Around 1990, the term polycyclic was suggested for scoria-cone volcanoes that show evidence of having had long time gaps (thousands to tens of thousands of years or more) between eruptions (see Wells et al., 1990). Wells et al.'s (1990) case study, Lathrop Wells volcano in Nevada, was later shown definitively to have had a single eruptive episode (Heizler et al., 1999; Valentine et al., 2007). The term polycyclic is itself polycyclic, as it has recently been reappearing in the literature (e.g., Wenger et al., 2017; Poblete Piedrabuena et al., 2019), often based upon paleosols interbedded with tephra units and/or varying degrees of geomorphic degradation at a volcanic center. We note that in any volcanic field, there is a finite probability that a new volcano will overlap, or even be fully co-located with, a previously formed volcano, and this is especially true in clusters. Such overlapping or co-located volcanoes, which can have paleosols and unconformities between their deposits and different degrees of degradation, nevertheless are normally monogenetic in that they do not show evidence of being related via a single long-lived, crustal magma reservoir. Although this is mainly just a semantics issue, we avoid the term polycyclic because, whether intentional or not, it can imply long-lived magma reservoirs in the same sense as one associated with a polygenetic volcano.

The basaltic volcanoes discussed here can record a range of eruptive styles that include relatively quiet effusion of lava to explosive styles. For explosive activity, we use the terms Strombolian and Hawaiian in a strict sense to indicate eruptive styles dominated by individual bursts of coarse juvenile lapilli and bombs (Strombolian) and sustained discharge of similarly coarse, fluid juvenile clasts (Hawaiian). Violent Strombolian refers to sustained or rapidly pulsing eruption of a mixture with sufficient fine lapilli to ash that a convective tephra plume results and attendant fallout deposits are distributed over distances of kilometers to tens of kilometers (originally described during the 1943–1952 C.E. eruption of Parícutin, México; see Luhr and Simkin, 1993). Valentine and Gregg (2008) discussed the requirements for a sustained or rapidly pulsing eruption to have violent Strombolian behavior versus Hawaiian and recognized a spectrum of behaviors in between. They also defined violent Strombolian activity as producing eruption columns up to 10 km in height, with sub-Plinian activity ranging from 10 km to 20 km high. Strombolian, Hawaiian, violent Strombolian, and sub-Plinian eruptions are driven primarily by exsolution and expansion of magmatic volatiles. Monogenetic eruptions dominated by phreatomagmatic explosive activity can produce maar-diatremes (White and Ross, 2011), which have craters that cut into the pre-eruptive landscape and are surrounded by low-profile tephra rings. Tephra rings include deposits of fallout, pyroclastic currents (pyroclastic surges, dominantly), and ballistic clasts and normally contain abundant lithic clasts that can be dominant relative to juvenile clasts. Tuff rings and tuff cones have crater floors at or above the pre-eruptive ground level, and low- to high-angle slopes, respectively; they are commonly associated with shallow groundwater- or surface water-magma explosions. Juvenile material in such features is often highly altered to palagonite.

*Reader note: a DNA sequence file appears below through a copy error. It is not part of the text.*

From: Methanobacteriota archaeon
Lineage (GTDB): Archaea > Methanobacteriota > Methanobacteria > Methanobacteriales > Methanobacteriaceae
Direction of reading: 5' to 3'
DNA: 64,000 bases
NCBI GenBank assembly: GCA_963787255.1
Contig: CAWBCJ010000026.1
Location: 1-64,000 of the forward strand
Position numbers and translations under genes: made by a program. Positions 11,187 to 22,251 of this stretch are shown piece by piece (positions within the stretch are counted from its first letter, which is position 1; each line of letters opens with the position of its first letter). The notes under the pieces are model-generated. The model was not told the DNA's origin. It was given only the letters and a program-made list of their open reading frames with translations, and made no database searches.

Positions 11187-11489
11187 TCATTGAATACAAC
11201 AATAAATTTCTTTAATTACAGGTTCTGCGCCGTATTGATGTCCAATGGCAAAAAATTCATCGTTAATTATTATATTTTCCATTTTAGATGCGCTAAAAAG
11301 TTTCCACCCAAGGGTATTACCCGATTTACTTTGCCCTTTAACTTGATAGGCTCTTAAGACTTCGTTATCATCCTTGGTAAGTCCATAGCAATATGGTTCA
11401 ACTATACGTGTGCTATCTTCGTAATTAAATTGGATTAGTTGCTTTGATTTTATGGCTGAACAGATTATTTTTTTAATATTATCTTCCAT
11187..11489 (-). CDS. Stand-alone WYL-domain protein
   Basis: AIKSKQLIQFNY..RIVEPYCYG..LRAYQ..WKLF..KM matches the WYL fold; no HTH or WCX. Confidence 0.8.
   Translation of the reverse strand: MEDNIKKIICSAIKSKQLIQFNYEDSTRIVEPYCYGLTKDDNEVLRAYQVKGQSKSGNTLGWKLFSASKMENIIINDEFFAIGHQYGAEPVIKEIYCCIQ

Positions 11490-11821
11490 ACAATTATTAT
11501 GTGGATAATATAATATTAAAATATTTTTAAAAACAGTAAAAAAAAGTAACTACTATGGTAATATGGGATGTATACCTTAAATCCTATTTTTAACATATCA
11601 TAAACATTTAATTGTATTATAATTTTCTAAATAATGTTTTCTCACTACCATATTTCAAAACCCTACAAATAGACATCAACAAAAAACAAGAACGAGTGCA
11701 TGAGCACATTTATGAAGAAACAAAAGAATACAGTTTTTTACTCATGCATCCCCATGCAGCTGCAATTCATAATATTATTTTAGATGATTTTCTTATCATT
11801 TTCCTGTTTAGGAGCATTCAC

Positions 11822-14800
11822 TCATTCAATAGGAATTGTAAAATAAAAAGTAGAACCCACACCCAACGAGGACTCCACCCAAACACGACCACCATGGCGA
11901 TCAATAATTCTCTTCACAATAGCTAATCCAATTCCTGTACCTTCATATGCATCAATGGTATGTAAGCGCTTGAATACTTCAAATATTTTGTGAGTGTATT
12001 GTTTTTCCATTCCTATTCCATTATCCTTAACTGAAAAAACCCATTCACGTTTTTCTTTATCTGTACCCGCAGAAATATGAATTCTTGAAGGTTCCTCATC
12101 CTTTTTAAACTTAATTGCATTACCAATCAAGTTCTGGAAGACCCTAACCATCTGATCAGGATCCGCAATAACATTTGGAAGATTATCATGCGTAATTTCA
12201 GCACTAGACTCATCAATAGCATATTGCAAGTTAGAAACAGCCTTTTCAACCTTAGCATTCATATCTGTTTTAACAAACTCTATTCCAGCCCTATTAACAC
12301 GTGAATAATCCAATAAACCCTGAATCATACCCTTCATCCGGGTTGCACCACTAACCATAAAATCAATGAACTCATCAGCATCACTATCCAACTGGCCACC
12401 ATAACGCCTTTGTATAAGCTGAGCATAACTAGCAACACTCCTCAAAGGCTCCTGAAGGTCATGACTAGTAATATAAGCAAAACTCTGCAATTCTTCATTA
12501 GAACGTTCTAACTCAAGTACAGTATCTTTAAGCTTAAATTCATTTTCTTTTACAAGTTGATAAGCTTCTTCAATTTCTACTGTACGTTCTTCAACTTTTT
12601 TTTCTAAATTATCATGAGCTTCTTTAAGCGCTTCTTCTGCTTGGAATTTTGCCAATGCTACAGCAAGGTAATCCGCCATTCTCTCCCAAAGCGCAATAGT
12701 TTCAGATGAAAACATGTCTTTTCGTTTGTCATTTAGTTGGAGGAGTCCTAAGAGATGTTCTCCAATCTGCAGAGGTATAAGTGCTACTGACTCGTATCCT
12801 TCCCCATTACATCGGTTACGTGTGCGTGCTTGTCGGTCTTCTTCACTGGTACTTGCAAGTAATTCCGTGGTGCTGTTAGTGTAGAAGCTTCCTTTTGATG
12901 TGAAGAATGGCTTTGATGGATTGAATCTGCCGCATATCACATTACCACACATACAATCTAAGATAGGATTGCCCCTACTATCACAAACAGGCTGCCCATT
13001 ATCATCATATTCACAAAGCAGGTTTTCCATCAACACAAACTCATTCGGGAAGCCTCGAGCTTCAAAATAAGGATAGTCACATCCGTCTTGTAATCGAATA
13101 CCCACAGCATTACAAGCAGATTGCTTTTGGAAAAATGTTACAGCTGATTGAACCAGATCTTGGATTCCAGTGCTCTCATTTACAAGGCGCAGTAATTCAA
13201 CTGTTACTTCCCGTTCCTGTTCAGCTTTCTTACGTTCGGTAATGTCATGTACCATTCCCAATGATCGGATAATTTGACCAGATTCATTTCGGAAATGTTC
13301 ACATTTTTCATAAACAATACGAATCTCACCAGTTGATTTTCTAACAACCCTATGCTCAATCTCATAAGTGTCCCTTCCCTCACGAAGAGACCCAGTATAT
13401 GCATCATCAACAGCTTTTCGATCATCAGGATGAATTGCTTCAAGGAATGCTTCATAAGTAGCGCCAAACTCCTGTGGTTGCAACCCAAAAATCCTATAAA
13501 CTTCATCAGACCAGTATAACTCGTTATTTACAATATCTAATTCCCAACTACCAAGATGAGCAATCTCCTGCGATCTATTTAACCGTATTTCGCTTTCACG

Much of this paper is a literature review, including a compilation of the number of Quaternary basaltic volcanoes and age determinations in the region (Table S1 [see footnote 1]). The objective in this compilation was to assess the completeness and gaps in geochronologic data on the scale of the entire American Southwest and to provide a basis for our simple regional recurrence rate calculations. The data originate from journal papers as well as state and national geological survey reports and graduate theses. In general, we reported any readily accessible, published date for which sample locality could be identified, and we did not filter these by which were thought to be most accurate. In many examples, multiple determinations were published for individual volcanoes, and where the data from those are given in the source publication, and unless otherwise noted, we report all of them rather than the weighted mean. Often both plateau and isochron ages are presented in original sources for 40Ar/39Ar age determinations; in such cases, we report the preferred age if that is stated by the original author or the plateau age if a preference is not given. Many volcanoes were dated by older K-Ar methods, and these ages are reported here if their source document is readily accessible, although that method is typically not as reliable as the 40Ar/39Ar method for young basalts. The low potassium content of the basalts and low radiogenic yield make the K-Ar method very sensitive to the composition of initial trapped Ar and to analytical procedures and corrections (see summary by Heizler et al., 1999), and often result in the production of dates with errors of the same magnitude as the age itself. Other dates reported here include U-series, surface exposure ages (36Cl, 10Be, 3He), 14C, optically stimulated luminescence, and magnetic secular variation. Because much of the Southwest is arid, suitable material for 14C dates is scarce, so this common dating technique is rarely used. Only ages that include some analytical information and error estimates are included in the compilation (with rare exception), which excludes relative geomorphic ages, for example. We stress the importance of readers studying the original sources before using the data in future analyses.